Installing Pelican themes the default way is not very pleasant:
- You need to invoke a separate CLI tool
- You may need to create some symlinks and ensure that they don't go stale the next time you use Pelican
- Some people (me) have resorted to git submodules instead of official CLI
As a workaround I've been packaging my Pelican themes into simple Python
packages with a sole
from pkg_resources import resource_filename def path(): ''' Return path to theme templates and assets Use this value for THEME in Pelican settings ''' return resource_filename(__name__, '')
This adds a dependency on setuptools but it's already present in most
Python venvs anyways, so not a big deal.
pkg_resources exposes full path to wherever pip installs the theme. It
also handles unpacking to temporary directory if required (in case of wheels and
I have been using this trick for some time already, but only recently I noticed
that Pelican plugins have officially transitioned to
being pip-installable. They use a clever hack of adding extra packages to
pelican.plugins namespace and I though it would be cool to use the same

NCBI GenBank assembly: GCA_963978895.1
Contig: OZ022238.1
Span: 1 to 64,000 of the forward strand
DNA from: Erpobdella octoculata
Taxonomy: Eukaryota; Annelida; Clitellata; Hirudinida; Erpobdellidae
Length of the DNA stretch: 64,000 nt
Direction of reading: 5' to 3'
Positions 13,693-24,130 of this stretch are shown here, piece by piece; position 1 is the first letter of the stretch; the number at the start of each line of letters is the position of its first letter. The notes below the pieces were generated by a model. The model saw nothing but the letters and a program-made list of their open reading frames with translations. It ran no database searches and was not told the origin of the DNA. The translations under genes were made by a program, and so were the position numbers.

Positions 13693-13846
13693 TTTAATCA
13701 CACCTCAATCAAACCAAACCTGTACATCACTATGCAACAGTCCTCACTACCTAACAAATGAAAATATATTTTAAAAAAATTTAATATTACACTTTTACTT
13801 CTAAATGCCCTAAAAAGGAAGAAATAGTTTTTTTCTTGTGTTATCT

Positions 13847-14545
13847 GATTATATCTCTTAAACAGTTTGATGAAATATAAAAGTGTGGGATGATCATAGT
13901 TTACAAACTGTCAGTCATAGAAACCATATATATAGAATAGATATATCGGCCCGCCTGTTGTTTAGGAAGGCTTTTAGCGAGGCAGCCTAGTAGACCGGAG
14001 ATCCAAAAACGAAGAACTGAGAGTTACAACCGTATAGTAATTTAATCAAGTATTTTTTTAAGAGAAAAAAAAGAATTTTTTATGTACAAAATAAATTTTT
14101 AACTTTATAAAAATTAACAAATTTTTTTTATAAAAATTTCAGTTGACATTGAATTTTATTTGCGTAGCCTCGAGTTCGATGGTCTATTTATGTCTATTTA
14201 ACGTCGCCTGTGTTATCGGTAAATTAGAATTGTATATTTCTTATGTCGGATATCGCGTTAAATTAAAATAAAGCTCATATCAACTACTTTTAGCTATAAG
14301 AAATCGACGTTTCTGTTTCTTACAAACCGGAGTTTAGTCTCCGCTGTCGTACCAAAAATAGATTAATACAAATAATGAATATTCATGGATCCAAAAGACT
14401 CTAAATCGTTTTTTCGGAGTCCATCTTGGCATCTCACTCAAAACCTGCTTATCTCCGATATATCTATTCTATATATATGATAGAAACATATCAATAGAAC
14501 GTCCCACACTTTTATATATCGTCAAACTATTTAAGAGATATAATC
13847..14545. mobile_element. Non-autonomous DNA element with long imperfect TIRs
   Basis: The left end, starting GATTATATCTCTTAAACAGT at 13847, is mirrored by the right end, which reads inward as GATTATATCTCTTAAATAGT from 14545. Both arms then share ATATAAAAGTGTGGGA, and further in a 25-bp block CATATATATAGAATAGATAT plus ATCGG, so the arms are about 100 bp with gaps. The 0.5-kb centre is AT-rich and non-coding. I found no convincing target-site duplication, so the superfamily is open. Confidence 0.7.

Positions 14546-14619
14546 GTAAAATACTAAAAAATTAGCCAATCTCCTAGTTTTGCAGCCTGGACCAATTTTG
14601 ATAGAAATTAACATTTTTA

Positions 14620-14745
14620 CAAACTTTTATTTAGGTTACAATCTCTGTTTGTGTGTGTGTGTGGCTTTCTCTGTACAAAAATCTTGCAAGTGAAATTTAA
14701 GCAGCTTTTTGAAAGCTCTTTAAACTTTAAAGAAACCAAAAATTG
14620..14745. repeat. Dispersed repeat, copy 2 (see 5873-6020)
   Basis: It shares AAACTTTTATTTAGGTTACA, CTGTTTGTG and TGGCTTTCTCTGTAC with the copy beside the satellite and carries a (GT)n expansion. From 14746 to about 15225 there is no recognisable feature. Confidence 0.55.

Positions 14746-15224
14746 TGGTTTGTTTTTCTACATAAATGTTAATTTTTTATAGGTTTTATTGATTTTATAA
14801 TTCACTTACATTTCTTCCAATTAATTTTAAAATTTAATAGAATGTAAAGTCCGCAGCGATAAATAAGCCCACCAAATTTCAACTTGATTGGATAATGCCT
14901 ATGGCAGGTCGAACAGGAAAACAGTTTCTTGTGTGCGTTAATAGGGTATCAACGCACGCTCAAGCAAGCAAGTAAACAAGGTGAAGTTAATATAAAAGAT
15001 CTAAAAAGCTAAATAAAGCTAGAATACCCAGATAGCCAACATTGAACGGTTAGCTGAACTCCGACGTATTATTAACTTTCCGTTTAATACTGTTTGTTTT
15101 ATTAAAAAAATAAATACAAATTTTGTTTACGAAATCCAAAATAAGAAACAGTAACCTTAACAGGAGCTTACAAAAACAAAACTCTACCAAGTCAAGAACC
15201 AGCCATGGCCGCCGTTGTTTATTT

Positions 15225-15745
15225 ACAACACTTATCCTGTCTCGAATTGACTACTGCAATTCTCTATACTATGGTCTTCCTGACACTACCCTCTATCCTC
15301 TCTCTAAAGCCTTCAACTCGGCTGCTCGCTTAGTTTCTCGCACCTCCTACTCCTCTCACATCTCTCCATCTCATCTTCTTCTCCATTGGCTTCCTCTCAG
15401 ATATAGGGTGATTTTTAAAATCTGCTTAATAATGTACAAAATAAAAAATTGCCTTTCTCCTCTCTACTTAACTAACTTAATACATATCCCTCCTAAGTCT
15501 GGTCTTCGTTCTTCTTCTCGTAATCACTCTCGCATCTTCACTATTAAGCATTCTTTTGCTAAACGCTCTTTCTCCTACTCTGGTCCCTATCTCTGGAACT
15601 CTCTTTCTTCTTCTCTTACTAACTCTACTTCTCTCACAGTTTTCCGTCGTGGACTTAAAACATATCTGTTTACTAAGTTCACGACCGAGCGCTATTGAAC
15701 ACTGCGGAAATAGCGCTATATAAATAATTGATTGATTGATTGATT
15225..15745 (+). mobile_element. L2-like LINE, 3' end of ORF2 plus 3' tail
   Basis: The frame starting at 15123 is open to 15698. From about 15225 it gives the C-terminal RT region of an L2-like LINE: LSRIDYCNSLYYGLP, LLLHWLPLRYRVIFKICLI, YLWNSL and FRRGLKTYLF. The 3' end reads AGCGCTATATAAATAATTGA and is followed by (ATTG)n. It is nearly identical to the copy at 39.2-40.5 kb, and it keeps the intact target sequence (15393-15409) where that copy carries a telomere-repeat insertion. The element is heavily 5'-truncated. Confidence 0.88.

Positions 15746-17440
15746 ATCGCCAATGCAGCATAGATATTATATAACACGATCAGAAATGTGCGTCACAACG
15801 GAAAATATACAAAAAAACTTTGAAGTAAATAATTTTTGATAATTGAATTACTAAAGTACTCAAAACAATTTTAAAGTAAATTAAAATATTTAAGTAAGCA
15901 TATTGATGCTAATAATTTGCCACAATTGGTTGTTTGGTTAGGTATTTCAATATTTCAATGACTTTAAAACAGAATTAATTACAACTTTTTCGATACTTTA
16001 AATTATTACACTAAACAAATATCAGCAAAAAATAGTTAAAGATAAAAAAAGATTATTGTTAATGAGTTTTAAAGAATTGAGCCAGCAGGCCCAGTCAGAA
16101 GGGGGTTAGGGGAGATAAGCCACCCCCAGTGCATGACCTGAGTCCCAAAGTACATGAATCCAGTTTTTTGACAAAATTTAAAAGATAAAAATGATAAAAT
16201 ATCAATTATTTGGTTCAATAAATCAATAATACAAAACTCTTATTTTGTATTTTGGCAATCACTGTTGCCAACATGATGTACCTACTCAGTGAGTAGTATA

approach with themes.
Turns out it's not easy to do with setuptools, but is pretty straightforward with poetry. As a result I can now publish my themes to PyPI and provide easy invocation instructions:
# pelicanconf.py from pelican.themes import smallweb THEME = smallweb.path()
All the end users need to do is to add another line mentioning my theme to whichever file they use to create their Pelican venv.
On developer side we need to create
structure and point poetry at
pelican for top-level package name. All theme
files should be placed into
pelican/themes/themename and one extra
__init__.py file should be added there to provide
See SmallWeb repository for an example.